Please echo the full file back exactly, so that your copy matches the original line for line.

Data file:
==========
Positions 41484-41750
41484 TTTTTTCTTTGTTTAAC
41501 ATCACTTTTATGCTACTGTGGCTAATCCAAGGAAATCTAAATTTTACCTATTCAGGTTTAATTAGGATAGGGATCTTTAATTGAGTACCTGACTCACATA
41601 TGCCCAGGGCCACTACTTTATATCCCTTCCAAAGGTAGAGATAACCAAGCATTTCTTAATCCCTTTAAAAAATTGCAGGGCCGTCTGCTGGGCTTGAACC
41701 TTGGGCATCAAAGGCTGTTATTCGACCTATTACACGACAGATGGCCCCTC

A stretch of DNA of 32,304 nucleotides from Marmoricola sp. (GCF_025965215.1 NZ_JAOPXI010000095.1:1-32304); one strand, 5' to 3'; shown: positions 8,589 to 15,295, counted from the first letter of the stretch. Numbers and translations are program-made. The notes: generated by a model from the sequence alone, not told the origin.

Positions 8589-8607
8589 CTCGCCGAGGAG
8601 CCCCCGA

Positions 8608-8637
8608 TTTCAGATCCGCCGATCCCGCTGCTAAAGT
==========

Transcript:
Positions 41484-41750
41484 TTTTTTCTTTGTTTAAC
41501 ATCACTTTTATGCTACTGTGGCTAATCCAAGGAAATCTAAATTTTACCTATTCAGGTTTAATTAGGATAGGGATCTTTAATTGAGTACCTGACTCACATA
41601 TGCCCAGGGCCACTACTTTATATCCCTTCCAAAGGTAGAGATAACCAAGCATTTCTTAATCCCTTTAAAAAATTGCAGGGCCGTCTGCTGGGCTTGAACC
41701 TTGGGCATCAAAGGCTGTTATTCGACCTATTACACGACAGATGGCCCCTC

A stretch of DNA of 32,304 nucleotides from Marmoricola sp. (GCF_025965215.1 NZ_JAOPXI010000095.1:1-32304); one strand, 5' to 3'; shown: positions 8,589 to 15,295, counted from the first letter of the stretch. Numbers and translations are program-made. The notes: generated by a model from the sequence alone, not told the origin.

Positions 8589-8607
8589 CTCGCCGAGGAG
8601 CCCCCGA

Positions 8608-8637
8608 TTTCAGATCCGCCGATCCCGCTGCTAAAGT